Fall gatherings, always in style …

Rose cookin’ up a storm for the CECELIA pre-Thanksgiving Thanksgiving gathering. (Cece is no help whatsoever!)


City of Worcester Veterans’ Day Ceremonies

Friday, Nov. 11

A host of activities, including the annual Veterans’ Day Parade, are planned:

Pancake Breakfast: 8 a.m. – 11 a.m. at Veterans Inc., 69 Grove St.

Parade – 11 a.m.
Parade begins at the corner of Glennie and Grove streets. It will proceed down Grove Street and end at 69 Grove St.

For information regarding parade participation, please call (508) 791-1213 ext. 123.

Wreath Laying Ceremony – 2 p.m.
At the Massachusetts Vietnam Veterans’ Memorial in Green Hill Park, off Lincoln and Belmont streets.

Wreath Laying Ceremony – 2 p.m.
At the Korean War Memorial on Worcester Center Boulevard.


Nov. 9 at Clark U: Distinguished poverty researcher to present “Visual Poverty Politics”

Clark University’s Graduate School of Geography will host distinguished poverty researcher Sarah Elwood for “Visual Poverty Politics,” a Wallace W. Atwood Lecture, at 7p.m. Thursday, Nov. 9, in Tilton Hall, 2nd floor of the Higgins University Center, 950 Main St.

Elwood is professor of geography at the University of Washington; she conducts collaborative research on middle class poverty politics in mixed-income neighborhoods in Buenos Aires and Seattle as well as research on visual politics in poverty activism.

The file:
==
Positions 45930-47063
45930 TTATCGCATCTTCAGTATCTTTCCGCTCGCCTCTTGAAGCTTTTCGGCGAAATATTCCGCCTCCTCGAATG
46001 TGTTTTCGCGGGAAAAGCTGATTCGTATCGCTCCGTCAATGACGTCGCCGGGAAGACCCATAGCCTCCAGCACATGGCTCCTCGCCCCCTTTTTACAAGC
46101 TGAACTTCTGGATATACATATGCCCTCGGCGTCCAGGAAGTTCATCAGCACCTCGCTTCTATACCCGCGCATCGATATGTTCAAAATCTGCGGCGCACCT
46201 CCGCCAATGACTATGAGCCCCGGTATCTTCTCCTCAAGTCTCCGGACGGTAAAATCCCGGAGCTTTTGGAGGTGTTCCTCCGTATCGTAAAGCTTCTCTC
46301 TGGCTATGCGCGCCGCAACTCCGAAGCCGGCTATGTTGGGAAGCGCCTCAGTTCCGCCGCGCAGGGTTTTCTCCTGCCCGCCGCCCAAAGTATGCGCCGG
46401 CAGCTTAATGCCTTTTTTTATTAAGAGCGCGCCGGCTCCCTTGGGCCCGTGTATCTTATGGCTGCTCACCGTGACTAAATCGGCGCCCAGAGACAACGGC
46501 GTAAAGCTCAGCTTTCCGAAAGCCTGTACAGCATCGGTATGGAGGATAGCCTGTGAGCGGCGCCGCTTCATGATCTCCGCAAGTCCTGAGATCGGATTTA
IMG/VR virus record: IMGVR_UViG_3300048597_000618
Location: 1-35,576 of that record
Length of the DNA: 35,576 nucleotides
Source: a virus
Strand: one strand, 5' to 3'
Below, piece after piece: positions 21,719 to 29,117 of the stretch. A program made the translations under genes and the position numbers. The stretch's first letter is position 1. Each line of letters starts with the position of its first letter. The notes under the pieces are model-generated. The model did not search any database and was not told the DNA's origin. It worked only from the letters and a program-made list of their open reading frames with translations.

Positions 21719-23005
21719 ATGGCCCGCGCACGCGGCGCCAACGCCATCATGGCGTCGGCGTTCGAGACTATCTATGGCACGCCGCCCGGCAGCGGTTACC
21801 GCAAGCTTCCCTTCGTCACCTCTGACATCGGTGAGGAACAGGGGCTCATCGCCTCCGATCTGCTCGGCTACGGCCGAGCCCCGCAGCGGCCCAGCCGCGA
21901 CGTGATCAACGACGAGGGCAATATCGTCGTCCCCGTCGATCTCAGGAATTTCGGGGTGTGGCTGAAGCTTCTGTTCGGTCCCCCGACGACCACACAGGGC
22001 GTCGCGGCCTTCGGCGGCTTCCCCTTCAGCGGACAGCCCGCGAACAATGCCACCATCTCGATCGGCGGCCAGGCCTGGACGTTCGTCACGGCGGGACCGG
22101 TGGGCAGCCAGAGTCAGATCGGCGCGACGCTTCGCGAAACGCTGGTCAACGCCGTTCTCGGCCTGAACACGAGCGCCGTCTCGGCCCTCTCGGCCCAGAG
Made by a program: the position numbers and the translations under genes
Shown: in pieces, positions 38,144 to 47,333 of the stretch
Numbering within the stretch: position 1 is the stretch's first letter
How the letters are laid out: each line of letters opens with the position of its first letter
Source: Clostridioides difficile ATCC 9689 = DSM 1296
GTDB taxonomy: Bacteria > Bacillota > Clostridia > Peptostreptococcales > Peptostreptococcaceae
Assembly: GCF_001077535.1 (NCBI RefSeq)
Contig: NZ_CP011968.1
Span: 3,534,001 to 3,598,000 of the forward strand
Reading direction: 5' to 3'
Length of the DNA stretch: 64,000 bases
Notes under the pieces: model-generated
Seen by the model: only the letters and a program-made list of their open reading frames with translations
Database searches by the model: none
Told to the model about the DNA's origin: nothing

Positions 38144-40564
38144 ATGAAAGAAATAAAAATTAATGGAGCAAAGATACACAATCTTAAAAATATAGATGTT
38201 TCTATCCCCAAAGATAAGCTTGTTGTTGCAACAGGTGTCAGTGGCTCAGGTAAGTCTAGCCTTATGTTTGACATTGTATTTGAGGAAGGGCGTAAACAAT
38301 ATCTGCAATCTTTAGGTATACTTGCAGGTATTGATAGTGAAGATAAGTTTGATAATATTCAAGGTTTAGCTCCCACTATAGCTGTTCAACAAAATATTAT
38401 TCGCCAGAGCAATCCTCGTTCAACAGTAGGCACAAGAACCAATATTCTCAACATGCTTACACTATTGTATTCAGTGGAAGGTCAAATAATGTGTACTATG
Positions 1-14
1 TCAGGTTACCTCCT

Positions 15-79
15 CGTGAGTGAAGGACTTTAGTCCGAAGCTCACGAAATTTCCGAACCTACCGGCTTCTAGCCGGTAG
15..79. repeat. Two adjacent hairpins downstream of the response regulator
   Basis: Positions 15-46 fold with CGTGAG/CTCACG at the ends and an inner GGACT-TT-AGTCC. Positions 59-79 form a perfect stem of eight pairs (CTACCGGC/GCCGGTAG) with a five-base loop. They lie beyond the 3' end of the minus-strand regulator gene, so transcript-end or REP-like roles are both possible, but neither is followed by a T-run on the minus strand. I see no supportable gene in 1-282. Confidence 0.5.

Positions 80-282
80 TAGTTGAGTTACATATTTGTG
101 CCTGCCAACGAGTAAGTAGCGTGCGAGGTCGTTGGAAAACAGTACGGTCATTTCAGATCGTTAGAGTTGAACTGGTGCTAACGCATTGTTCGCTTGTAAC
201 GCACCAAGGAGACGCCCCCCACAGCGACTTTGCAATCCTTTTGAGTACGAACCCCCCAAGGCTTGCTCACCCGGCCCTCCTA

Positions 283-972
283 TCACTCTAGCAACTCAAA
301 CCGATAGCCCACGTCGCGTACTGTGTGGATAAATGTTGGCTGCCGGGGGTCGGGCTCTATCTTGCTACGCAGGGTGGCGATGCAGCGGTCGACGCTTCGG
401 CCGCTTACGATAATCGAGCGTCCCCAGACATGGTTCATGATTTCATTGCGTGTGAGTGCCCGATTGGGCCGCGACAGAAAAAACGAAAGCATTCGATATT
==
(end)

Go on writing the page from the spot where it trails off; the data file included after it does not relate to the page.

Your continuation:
She is co-founder, along with fellow UW professor Victoria Larson, of the Relational Poverty Network (RPN). Funded by the National Science Foundation, the RPN convenes a community of scholars who work within and beyond academia to develop conceptual frameworks, research methodologies, and pedagogies for the study of relational poverty. Relational poverty shifts from thinking about ‘the poor and poor others’ to thinking about relationships of power and privilege.

During her talk, Professor Elwood will discuss her research, and analyze the creative visual practices used by Real Change, an economic and racial justice organization in Seattle that confronts the city’s ongoing shelter crisis.

Professor Elwood’s research contributes to relational poverty, urban geography, visual politics/methods, and critical digital geographies. Her work has appeared in publications including Progress in Human Geography, Transactions of the Institute of British Geographers, Annals of the Association of American Geographers, and the International Journal of Geographical Information Science.

The annual Wallace W. Atwood Lecture, hosted by the Graduate School of Geography, honors the founder of the Graduate School and President of Clark University from 1921 to 1946.